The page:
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I need to create deepclones of veryBigObject. veryBigObject needs to be init first via initVeryBigObject. This is how it looks like:

initVeryBigObject = function(){
    veryBigObject = {};
    ...
    //Very Long Calculations to calculate the value of stuff.
    ...
    veryBigObject = {data:stuff}
}
initVeryBigObject();

var clone = JSON.parse(JSON.stringify(veryBigObject));  //slow

or

eval('createClone = function(){ return ' + JSON.stringify(veryBigObject) + '}');
var clone = createClone();  //turns out to be x3 faster

I'm not a big fan of eval but it's the only fast way I see to clone an object that requires init. Am I missing something?

EDIT: This question isn't really a duplicate of "Most efficient way to clone an object?". The methods talked in "Most efficient way to clone an object?" are about cloning different objects using the same function.

My question is about cloning one particular object multiple times and obviously, methods discussed in "Most efficient way to clone an object?" are far slower than what I'm suggesting with my eval "strategy".

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marked as duplicate by WiredPrairie, Paul Mougel, Ed Cottrell, HDave, some Dec 29 '13 at 2:53

This question has been asked before and already has an answer. If those answers do not fully address your question, please ask a new question.

    
What's wrong with iteration, or recursion? –  elclanrs Dec 27 '13 at 4:34
    
Don’t create deep clones. –  minitech Dec 27 '13 at 4:34
    
@elclanrs, That's even slower. –  RainingChain Dec 27 '13 at 4:36
    
This question has been asked and answered quite a few times. What was wrong with the other answers? stackoverflow.com/search?q=Clone+JavaScript+object –  WiredPrairie Dec 27 '13 at 12:09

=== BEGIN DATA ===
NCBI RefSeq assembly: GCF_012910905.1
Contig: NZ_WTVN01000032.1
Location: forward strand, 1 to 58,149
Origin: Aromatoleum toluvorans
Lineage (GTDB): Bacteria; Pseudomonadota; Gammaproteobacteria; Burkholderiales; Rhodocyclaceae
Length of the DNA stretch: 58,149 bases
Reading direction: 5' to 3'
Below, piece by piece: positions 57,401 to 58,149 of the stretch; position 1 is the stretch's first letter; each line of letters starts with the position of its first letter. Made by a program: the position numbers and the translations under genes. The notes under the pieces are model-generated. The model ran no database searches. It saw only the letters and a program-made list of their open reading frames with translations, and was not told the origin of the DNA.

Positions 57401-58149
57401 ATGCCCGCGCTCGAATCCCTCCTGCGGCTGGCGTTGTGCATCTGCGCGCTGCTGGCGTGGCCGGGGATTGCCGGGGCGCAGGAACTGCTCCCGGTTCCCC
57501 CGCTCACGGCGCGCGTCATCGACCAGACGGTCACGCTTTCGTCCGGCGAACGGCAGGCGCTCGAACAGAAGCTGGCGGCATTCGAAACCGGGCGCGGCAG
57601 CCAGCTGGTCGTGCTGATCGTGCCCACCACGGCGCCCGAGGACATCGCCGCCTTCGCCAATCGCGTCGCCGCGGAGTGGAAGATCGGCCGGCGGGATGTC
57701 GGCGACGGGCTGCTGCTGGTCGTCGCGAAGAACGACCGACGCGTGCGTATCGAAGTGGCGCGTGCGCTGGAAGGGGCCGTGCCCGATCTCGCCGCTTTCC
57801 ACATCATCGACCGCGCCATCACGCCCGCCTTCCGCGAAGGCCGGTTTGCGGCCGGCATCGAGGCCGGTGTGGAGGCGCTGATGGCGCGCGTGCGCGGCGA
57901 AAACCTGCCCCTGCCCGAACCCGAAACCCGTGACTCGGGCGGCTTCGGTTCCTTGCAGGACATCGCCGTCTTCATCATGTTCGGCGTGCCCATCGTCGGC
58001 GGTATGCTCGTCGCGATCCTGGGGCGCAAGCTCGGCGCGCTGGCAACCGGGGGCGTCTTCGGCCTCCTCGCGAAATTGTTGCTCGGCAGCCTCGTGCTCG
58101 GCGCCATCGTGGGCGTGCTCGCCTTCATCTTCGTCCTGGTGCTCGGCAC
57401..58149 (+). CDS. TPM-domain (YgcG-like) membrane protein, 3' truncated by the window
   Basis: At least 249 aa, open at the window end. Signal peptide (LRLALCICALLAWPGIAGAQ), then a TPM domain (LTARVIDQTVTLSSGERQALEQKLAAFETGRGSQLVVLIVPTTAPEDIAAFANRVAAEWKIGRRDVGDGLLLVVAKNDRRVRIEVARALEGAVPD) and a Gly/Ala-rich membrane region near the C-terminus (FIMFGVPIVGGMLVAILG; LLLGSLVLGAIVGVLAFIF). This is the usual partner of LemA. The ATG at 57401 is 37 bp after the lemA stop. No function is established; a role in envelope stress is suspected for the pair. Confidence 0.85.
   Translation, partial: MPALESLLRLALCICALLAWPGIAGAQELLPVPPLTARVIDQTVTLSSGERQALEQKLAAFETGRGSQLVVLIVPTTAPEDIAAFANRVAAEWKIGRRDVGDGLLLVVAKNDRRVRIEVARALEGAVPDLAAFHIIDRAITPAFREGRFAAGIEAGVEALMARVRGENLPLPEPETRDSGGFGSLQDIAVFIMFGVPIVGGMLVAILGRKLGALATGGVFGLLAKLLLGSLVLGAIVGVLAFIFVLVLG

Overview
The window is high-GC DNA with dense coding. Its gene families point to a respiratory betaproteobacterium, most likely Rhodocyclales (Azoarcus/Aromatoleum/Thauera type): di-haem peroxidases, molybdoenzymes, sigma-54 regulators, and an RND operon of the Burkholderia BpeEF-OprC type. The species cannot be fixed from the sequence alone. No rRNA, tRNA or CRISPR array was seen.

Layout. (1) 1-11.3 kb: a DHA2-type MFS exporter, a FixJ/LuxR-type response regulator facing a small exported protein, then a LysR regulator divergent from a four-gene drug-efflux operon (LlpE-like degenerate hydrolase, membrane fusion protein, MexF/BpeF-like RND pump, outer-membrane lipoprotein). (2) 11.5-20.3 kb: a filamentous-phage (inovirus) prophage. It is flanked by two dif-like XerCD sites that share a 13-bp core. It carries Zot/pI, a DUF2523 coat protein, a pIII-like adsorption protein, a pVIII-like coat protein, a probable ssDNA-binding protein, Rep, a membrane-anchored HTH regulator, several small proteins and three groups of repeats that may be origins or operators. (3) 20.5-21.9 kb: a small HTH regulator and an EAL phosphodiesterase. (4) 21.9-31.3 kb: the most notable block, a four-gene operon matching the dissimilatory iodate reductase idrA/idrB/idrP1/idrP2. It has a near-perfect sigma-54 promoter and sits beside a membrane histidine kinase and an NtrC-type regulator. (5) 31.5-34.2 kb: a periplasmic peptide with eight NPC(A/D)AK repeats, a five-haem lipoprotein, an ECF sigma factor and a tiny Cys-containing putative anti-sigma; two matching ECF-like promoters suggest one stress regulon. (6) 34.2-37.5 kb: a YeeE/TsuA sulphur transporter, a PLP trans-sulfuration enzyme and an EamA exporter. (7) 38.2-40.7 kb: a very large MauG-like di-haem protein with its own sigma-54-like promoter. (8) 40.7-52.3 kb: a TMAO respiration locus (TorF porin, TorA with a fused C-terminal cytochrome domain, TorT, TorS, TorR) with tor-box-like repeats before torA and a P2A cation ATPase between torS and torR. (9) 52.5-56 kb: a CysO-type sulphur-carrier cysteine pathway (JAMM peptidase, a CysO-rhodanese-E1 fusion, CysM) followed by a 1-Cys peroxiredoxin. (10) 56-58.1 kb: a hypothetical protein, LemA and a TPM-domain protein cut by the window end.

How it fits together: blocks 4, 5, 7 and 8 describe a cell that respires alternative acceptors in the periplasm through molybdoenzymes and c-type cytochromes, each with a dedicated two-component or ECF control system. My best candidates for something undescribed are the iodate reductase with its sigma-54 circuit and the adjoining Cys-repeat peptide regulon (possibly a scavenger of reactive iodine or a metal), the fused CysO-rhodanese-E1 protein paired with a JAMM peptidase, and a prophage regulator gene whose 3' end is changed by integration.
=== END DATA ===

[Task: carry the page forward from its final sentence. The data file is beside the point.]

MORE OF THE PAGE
2 Answers 2

Tell initVeryBigObject to stop making globals. If you’re copying anything, there’s a high chance you’re doing it wrong.

function initVeryBigObject() {
    return {
        data: stuff // If stuff comes from somewhere else and you need
                    // to clone it, go for deeper object literals.
    };
}

var veryBigObject = initVeryBigObject();
var clone = initVeryBigObject();
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Initiating veryBigObject takes a very, very long time. I can't call initVeryBigObject every time I need to create a clone, it would take forever. –  RainingChain Dec 27 '13 at 4:38
    
I think what he's trying to say is that your very big object is probably not the right approach. This is good practice, create new objects, either with a constructor or a module pattern, instead of cloning. –  elclanrs Dec 27 '13 at 4:39
    
@RainingChain: Okay. What’s in it, then? –  minitech Dec 27 '13 at 4:40
    
Well, that's not really a useful information for the problem. Let just say it contains the information about monsters for a game. Calculating the stats/attributes takes a long time. –  RainingChain Dec 27 '13 at 4:50
    
What do you mean by deeper object literals? –  RainingChain Dec 27 '13 at 4:59

I don't know how many hundred times a second you plan to clone your very big object but I created a jsperf test to show the clone speed comparison. One important thing to note is that you're evalutating the same string/object every single time so browsers may memoize some of these results leading to misleading figures.

Anyway the eval way is ugly in that it feels less secure and has been considered bad practice for a while. Not to mention if you have an object with primitive likes, consider {a: new Date(), y: /test/i} it will not clone properly!

Anyway weigh the positives and negatives but the performance benefit from a method like clone should be considered only after functionality! As functionality is not consistent I'd recommend with a iterative approach.

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Have you tested evalObject(x) on jsperf? I don't think eval('res' + x) will clone x object. (?) –  damphat Dec 27 '13 at 7:16
    
var res; eval('res=' + json) will set the scope variable res to the evaluated json –  megawac Dec 27 '13 at 20:46

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